The Learning 2.0 School

Shifting Perceptions of Teaching and Learning in and out of the School Library

“Before you order those digital whiteboards, consider this…”

Posted by Michelle Torrise on May 26, 2009

I have always felt that the effective use of technology does not always have to be about integrating expensive whiteboards and student response systems–while these tech tools have a great deal of potential, what’s most important is that all students have “access” to information.    I attended an incredibly inspiring webinar tonight with Michael Wesch, Assistant Professor of Cultural Anthropology, Kansas State University.  The interview, which was produced by The Future of Education and broadcast on Elluminate,  was titled Michael Wesch:  A Cultural Anthropologist Looks at Digital Technology.

WeschBlog

Source: Digital image from Michael Wesch’s blog, Digital Ethnography @ Kansas State University, http://mediatedcultures.net/ksudigg/

Professor Wesch  (pictured above) did more than provide a vision for education in the 21st century, rather he provided an exemplary demonstration of how to bring such a vision into practice on “day one” of any class.  No fancy software or expensive laptops are needed.  All that is needed is 1:1 Internet access and sufficient bandwidth.

Using free Web 2.0 tools, digital learning commons are created as result of student-centered learning and collaboration with the teacher the facilitator.   Students, who are immediately expected to take ownership of their research, work together in small groups and as a class to make their project come alive using various web 2.0 tools.  The end product is a published body of research that is original and authentic.

Professor Wesch worked for 16 weeks with his students on such a project.  The end result can be viewed on their class wiki on Netvibes.   For more on Profressor Wesch’s pedagogy see his essay, From Knowledge to Knowledge-able:  Learning in New Media Environments (2009).  It’s also worth taking a careful look at his blog, Digital Ethnography @ Kansas State University. Here are my bookmarks from his presentation on Delicious.

An example of Professor Wesch’s methodology of collaborative learning in a digital environment might be to ask students to research and publish information about robotics.  What are the potential/promised benefits to society?  What are the issues associated with such technologies?  How has robotics evolved over time?  How has robotics played a role in medicine, music, manufacturing, nanotechnology, etc.  Has the science fiction genre driven research, or is it the other way around?   The topics are endless.  Students should be involved in the process of identifying research topics and writing essential questions.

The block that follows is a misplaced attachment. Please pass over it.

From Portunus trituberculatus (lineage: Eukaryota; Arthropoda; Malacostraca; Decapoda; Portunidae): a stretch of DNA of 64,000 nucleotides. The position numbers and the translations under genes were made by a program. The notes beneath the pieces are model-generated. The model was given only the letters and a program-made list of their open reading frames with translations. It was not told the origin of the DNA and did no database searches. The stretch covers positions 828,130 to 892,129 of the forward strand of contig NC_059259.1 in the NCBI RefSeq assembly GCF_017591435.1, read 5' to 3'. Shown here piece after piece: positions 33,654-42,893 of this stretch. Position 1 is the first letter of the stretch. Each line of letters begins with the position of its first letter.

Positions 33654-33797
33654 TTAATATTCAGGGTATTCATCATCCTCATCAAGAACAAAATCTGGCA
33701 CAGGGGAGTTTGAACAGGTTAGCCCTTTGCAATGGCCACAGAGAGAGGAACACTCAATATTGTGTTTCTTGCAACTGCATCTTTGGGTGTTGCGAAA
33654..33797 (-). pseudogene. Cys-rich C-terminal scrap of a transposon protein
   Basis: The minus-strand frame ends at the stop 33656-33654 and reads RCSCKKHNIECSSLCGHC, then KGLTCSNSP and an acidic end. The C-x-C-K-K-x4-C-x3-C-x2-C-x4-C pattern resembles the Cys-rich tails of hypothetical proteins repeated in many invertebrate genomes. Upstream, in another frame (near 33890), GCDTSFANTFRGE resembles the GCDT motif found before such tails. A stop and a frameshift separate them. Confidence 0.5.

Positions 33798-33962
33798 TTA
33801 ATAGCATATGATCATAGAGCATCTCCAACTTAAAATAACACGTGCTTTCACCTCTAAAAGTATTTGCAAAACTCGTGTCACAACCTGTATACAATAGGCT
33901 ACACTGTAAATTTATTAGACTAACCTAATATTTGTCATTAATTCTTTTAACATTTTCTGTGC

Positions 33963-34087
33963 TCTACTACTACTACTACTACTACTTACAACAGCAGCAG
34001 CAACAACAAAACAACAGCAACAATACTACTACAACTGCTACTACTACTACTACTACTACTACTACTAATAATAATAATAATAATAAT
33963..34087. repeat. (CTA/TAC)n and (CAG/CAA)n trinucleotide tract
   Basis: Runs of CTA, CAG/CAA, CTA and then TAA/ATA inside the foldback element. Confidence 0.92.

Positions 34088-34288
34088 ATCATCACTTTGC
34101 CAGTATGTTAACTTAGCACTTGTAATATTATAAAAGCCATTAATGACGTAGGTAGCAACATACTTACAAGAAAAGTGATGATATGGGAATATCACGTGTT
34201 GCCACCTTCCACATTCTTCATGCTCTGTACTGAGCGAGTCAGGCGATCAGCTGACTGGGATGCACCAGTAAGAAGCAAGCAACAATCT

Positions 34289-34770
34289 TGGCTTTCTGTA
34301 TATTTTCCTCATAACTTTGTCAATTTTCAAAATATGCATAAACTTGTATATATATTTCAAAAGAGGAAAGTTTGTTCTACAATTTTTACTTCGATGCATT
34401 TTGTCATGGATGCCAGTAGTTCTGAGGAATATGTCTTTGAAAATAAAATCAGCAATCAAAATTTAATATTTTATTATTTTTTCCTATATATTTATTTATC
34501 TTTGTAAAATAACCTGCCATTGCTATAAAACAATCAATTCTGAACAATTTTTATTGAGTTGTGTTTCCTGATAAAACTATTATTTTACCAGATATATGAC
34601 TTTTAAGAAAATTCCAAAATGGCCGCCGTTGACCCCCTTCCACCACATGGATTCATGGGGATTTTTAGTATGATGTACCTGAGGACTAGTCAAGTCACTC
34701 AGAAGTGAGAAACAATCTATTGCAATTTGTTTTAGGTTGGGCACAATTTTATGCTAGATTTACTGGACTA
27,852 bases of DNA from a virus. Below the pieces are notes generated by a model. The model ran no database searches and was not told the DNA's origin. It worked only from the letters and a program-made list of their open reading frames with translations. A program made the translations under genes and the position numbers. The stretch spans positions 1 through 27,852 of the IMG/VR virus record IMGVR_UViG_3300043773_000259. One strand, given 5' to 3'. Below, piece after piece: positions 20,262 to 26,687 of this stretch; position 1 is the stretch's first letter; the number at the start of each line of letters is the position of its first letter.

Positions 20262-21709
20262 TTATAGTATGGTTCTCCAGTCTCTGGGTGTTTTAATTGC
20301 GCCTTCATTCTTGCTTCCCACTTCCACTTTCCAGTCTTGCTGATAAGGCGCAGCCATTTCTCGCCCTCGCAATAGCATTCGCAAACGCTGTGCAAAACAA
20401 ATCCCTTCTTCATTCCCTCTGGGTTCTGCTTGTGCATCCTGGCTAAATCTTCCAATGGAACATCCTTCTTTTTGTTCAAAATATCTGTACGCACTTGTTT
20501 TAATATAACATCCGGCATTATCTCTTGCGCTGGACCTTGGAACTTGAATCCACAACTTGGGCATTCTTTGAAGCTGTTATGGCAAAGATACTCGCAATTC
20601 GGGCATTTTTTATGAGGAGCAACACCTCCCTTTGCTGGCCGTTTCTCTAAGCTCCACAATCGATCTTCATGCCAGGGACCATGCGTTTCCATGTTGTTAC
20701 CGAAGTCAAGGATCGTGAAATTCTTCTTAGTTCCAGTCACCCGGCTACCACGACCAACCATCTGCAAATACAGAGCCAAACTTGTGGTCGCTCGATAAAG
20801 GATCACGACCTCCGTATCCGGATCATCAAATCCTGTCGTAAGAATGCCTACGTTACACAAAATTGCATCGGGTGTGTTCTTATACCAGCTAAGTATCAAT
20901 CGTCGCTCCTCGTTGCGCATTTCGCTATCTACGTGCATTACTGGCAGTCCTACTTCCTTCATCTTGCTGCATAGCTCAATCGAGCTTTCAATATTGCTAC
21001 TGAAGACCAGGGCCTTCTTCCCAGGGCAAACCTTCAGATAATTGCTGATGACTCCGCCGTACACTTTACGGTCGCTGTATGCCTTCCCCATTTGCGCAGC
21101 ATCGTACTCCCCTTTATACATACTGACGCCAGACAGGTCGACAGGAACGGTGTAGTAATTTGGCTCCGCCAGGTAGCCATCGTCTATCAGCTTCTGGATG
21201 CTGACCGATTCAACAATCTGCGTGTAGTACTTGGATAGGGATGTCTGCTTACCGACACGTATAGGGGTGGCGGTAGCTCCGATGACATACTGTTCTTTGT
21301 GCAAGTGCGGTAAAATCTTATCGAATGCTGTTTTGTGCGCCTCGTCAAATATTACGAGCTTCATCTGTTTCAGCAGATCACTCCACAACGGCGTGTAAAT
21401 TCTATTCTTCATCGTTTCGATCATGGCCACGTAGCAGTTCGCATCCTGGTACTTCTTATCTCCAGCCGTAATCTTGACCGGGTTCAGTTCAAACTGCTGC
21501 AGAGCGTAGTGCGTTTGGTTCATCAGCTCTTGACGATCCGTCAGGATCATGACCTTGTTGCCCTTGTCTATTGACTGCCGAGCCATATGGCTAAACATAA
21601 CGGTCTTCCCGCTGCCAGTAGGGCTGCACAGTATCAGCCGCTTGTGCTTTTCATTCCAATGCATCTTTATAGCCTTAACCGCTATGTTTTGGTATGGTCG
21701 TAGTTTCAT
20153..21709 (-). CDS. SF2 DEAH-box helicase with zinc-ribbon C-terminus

Once the instructor and students have identified a list of potential topics, students each select one topic to form small groups.  Students are initially asked to collaborate using a wiki, but then other tools are introduced including social bookmarking tools such as Diigo or Delicious and Google docs.

Next, students are asked to assess what they know and what they need to know about their topics and to develop a research strategy (integrating Big 6 skills).  Students work together to organize their research needs in a class wiki that outlines the larger research strategy (expect chaos and have faith, a great deal of learning through group work will occur during this process).

As individual students work to finalize their written research, they will also write an abstract of their research for the class wiki including a link to the unabridged work.  Students are then asked to assess each other’s work by asking for clarification or sources of stated information, if not included initially.  It is at this point that students can start to link to each other’s work and finalize their bibliographies.    At the same time, individual groups start producing a video to introduce their written research.  The video can include digital images, interviews, literary connections, music.  There are no limits.

In a final culminating activity, students are asked to write a class paper that summarizes the entire body of work.   At the same time, individual videos are stitched together and mashed up with the wiki and other web 2.0 tools that students discovered during their research, producing a final cumulative “trailer” for their research.  Are you excited yet?

Professor Wesch has always had the ability to inspire me.  You might have heard of  his “viral” video, “The Machine is Us/ing Us.”  Here is the newest version. The original version, posted in 2007, received 9,185,163, views on YouTube and has been published on many other video sharing websites world-wide.

>>See also “Did you Know 3.0.”  Created by Karl Fisch, and modified by Scott McLeod; Globalization & The Information Age. It was even adapted by Sony BMG at an executive meeting they held in Rome (2008). Credits are also given to Scott McLeod, Jeff Brenma.

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